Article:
A story from Chase – Cloudflare San Francisco
I really discovered my sexuality in college. Growing up, there weren’t many queer people in my life. I always had a loving family that would presumably accept me for who I was, but the lack of any queer role models in my life made me think that I was straight for quite some time. I just didn’t know what being gay was.
I always had a best friend – someone that I would end up spending all my time with. This friend wouldn’t always be the same person, but inevitably I would latch on one person and focus most of my emotional energy on our friendship. In college this friend was Daniel. We met while pledging a business fraternity our freshman year and quickly became close friends. Daniel made me feel different. I thought about him when I wasn’t with him, I wanted to be with him all the time, and most of all I would get jealous when he would date women. He saw right through me and eventually got me to open up about being gay. Our long emotional text conversation ended with me asking if he had anything he wanted to share with me (fingers crossed). His answer – “I don’t know why everyone assumes I’m gay, I’m not.” Heart = Broken.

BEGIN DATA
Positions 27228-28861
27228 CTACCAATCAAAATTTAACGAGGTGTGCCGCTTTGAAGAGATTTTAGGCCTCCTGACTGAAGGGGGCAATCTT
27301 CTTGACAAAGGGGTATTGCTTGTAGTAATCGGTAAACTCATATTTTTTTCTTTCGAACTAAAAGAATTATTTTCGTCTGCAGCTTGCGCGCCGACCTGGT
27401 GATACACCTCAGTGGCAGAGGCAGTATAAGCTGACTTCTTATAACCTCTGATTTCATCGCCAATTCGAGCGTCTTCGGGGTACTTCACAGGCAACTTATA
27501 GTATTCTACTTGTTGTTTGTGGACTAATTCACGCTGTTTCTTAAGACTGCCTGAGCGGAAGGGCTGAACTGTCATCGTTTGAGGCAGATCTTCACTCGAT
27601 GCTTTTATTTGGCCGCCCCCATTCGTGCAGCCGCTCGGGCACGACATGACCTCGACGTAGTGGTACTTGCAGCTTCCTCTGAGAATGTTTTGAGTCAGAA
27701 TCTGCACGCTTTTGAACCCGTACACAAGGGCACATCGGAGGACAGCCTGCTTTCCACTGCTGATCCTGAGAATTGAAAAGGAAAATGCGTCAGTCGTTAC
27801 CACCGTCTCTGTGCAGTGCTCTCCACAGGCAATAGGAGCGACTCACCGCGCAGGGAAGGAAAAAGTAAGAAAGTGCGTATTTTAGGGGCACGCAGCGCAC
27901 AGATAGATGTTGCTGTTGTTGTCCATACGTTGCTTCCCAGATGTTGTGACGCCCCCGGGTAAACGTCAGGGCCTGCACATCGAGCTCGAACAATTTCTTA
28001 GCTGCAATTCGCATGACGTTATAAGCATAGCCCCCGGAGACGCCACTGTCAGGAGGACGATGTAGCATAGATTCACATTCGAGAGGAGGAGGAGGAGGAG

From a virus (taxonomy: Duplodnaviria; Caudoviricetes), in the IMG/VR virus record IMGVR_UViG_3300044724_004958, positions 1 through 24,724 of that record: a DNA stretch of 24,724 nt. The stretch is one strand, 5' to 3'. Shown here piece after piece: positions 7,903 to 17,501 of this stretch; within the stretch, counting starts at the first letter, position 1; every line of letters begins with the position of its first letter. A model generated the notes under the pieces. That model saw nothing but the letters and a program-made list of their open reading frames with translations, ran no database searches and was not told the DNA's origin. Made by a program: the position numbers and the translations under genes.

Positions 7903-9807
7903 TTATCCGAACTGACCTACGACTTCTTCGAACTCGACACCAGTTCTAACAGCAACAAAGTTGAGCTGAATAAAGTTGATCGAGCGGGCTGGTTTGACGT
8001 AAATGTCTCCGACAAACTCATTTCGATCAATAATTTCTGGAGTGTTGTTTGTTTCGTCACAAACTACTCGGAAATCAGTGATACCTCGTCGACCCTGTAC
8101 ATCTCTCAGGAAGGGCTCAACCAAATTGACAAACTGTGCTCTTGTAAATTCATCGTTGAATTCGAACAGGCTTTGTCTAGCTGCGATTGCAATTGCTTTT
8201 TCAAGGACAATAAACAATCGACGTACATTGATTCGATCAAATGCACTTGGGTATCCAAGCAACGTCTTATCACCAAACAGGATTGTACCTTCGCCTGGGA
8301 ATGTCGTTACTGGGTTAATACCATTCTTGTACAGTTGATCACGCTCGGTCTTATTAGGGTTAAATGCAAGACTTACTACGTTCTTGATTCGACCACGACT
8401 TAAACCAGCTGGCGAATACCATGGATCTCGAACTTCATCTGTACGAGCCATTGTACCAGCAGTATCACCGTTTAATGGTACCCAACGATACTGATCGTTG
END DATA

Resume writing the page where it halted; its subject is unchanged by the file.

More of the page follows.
Fast forward 6 months and we decide to live together our Junior year. I slowly started becoming more comfortable with my sexuality and began coming out. I started with my close friends, then my brother, then slightly less close friends, but kept getting hung up on my parents. Luckily, Daniel made that easier. That text from Daniel about not being gay ended up being not as set in stone as I thought. We started secretly dating for almost a year and I was the happiest I have ever been. The thrills of a secret relationship can only last so long and eventually we knew we needed to tell the world. We came out to our parents together, as a couple. We were there for each other for the good conversations, the tough conversations, the “Facebook Official” post, and coming out at our first corporate jobs (A never ending cycle). We were so fortunate to both work at warm, welcoming companies when we came out and continue to work at such companies today.
Coming out wasn’t easy but knowing I didn’t have to do it alone made it a whole heck of a lot easier. Happy four-year anniversary, Dan.
Resources for living openly
To find resources about living openly, visit the Human Rights Campaign’s Coming Out Center. I hope you’ll be true to yourselves and always be loud and proud.
To read more about Proudflare and why Cloudflare cares about inclusion in the workplace, read Proudflare’s first pride blog post.